8 Germiest Places

So many things change when you become a parent. I don't think anything I heard from wizened parents before me could have quite prepared me for that. I mean, what can prepare you for the effects of sleepless nights for years and years, sassy toddlers that push buttons you didn't even know you had, or all the nasty things children touch and put in their mouths! So, here I am. My name is Aimee Carter, and I am a germaphobe. There! I freely admitted it.

So, if you join me in my germ revulsion, you might want to check out the 8 germiest places as posted earlier this week on USA Today. I'll list them here from least to most germiest spot. Then I'm going to wash my hands. Ewwwww!
  1. Vending machines -35%
  2. Crosswalk buttons -35%
  3. Parking meters -40%
  4. Kiosks -40%
  5. ATM buttons -41%
  6. Escalator rails -43%
  7. Mail box handles -68%
  8. Gas pump handles -71%

What's your potential?

We were recently discussing in one of our Kindermusik classes that a two year old child has twice as many neural connections as an adult. They are so busy learning everything about the world around them, that they are constantly forming connections in the brain. Later they will go through a pruning process where the more useful connections will be strengthened for continued use. Let's put this in perspective. Our brains contain one hundred billion neurons. "Suppose each neuron was one dollar, and you stood on a street corner trying to give dollars away to people as they passed by, as fast as you could hand them out- let's say one dollar per second. If you did this twenty four hours a day, 365 days a year, without stopping, and if you had started on the day that Jesus was born, you would by the present day only have gone through about two thirds of your money."

That's an impressive amount of potential. That's why it is so important to give your children a sensory rich experience when they are young. Interact and play along with your child to help them understand the world around them or answer their questions during the creative process. Who knows, you might make a few new neural connections of your own! ;)

Excerpt from This is Your Brain on Music by Daniel J. Levitin

How Music Can Protect Against Hearing Loss

This post originally appeared on the Minds on Music blog for Kindermusik International and was written by Jamie Sterling.
My husband is a professional musician. He’s spent the majority of his life playing loud music through loud amplifiers (and in booming tones). Did I mention he’s a bassist? Not only that, but he likes to listen to pretty loud music – and he wears headphones to do his recording and other loud, musical work every day. I’ve expressed my concern for his ears and the potential hearing loss I was sure he was doomed to deal with. But, despite my nagging…I mean, despite my expressions of concern… he has always insisted that he has “tough ears.”

One time, he was having a hard time hearing – to the point that he decided to go to the doctor. This is something, because he is one of those guys who likes to avoid the doctor, unless it is very serious. I was sure I was going to have my ‘told you so’ moment on his hearing. Turns out, it was a massive amount of earwax! And, after taking a requisite hearing test at the ear, nose & throat specialist, he was deemed to have “exceptional hearing.”

Now, this just didn’t compute for me. Didn’t my Dad tell me he lost a little bit of his hearing at an early age from standing too close to the amps at big concerts in the 70s? How does exposing yourself to music constantly, as a part of your profession, allow anybody to have better hearing? Perhaps it’s just my husband. He really is a ninja (black belt in Isshinryu karate), so maybe this is just another way his ‘ninja-ness’ manifests itself?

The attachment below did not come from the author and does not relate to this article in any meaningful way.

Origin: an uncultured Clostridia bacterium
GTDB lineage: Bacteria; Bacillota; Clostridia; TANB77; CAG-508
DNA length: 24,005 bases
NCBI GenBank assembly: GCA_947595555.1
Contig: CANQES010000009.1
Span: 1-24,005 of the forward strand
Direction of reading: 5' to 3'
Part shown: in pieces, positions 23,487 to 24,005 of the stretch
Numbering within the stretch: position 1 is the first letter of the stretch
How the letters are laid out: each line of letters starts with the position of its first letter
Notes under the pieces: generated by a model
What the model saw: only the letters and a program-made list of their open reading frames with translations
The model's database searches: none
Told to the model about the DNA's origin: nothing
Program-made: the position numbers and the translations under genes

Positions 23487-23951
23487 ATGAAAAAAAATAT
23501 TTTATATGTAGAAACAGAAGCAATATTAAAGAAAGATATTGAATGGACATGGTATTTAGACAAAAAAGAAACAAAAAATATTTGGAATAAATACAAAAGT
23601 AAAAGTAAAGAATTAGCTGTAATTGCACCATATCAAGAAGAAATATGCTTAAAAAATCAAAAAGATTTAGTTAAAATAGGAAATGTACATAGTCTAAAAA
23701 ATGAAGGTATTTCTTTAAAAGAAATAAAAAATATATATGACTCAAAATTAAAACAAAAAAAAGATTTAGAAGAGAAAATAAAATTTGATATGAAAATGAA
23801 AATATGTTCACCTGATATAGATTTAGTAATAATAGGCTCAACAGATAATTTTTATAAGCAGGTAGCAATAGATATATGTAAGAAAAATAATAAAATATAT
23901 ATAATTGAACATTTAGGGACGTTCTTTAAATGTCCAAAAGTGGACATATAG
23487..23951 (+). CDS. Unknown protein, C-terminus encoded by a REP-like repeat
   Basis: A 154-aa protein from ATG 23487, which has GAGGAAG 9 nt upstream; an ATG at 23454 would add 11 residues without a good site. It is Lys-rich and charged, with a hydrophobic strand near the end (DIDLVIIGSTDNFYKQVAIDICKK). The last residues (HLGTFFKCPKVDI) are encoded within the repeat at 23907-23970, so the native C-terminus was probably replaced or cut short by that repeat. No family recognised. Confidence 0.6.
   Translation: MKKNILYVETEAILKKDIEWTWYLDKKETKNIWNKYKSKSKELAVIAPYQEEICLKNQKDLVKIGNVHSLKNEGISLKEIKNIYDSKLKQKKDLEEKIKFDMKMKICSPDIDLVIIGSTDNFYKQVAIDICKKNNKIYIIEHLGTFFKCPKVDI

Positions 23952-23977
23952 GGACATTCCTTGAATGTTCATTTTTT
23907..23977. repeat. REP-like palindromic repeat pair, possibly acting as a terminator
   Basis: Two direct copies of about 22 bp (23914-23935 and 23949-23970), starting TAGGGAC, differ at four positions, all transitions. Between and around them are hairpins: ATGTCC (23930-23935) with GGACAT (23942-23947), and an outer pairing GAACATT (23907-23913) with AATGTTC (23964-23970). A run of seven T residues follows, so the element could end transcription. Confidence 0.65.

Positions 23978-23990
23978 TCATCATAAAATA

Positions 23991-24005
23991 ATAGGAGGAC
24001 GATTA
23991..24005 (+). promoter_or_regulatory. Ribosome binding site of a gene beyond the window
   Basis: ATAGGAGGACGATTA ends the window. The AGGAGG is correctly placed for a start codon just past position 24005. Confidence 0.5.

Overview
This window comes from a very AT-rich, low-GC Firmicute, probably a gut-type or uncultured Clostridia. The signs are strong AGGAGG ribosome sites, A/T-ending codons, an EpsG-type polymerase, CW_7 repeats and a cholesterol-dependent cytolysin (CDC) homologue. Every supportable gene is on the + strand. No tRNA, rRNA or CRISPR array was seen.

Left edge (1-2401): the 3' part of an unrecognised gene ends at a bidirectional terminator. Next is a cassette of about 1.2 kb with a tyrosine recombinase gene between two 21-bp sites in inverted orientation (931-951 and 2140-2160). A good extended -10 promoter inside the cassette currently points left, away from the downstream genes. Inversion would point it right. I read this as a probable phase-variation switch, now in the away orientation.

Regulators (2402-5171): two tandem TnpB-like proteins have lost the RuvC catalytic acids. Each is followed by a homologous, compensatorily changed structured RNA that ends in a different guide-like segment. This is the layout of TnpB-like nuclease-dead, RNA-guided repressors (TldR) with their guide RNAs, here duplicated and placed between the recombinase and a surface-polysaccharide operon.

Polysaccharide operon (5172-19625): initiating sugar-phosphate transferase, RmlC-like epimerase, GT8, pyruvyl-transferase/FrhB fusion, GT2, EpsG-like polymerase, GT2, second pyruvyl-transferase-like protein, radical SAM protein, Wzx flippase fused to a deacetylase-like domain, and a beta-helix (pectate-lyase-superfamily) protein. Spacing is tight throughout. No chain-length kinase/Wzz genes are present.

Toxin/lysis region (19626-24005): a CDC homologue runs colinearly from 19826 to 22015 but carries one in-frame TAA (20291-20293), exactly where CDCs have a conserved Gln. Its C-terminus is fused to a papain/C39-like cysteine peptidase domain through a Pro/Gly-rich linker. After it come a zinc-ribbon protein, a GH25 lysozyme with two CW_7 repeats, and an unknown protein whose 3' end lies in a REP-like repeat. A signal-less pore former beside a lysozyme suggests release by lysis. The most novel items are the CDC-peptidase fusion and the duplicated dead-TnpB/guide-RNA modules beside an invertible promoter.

Turns out recent research actually suggests that musicians’ ears ARE tougher. NPR published that embracing music early in life can actually stave off age-related hearing loss!

The article states:

“If you spend a lot of your life interacting with sound in an active manner, then your nervous system has made lots of sound-to-meaning connections” that can strengthen your auditory system, says Nina Kraus, director of the Auditory Neuroscience Laboratory at Northwestern University. Musicians focus extraordinary attention on deciphering low notes from high notes and detecting different tonal qualities. Kraus has studied younger musicians and found that their hearing is far superior to that of their non-musician counterparts.

Knowing that younger musicians seemed to have a distinct hearing advantage made Kraus curious about what happened to those same musicians later in life.

To find out, she assembled a small group of middle-aged musicians and non musicians, aged 45-65. She put both groups through a series of tests measuring their ability to make out and repeat a variety of sentences spoken in noisy background environments. Turns out, the musicians were 40 percent better than non-musicians at tuning out background noise and hearing the sentences, as Kraus reported in PloS ONE. The musicians were also better able to remember the sentences than the non-musicians — and that made it easier for them to follow a line of conversation.

So, my husband will likely be a really sharp older man because he will have less hearing loss, be able to carry conversations better, and have an enhanced IQ. I’ll be the crazy old lady sitting next to him, responding only with “Huh?” and wondering who the President is… unless I pick up my viola – or maybe take up those guitar lessons again!

Listen to the full story on NPR.com.

(Also, as a disclaimer, I highly encourage everyone to wear earplugs and listen to music at a normal decibel level, as the safest precaution against early hearing loss).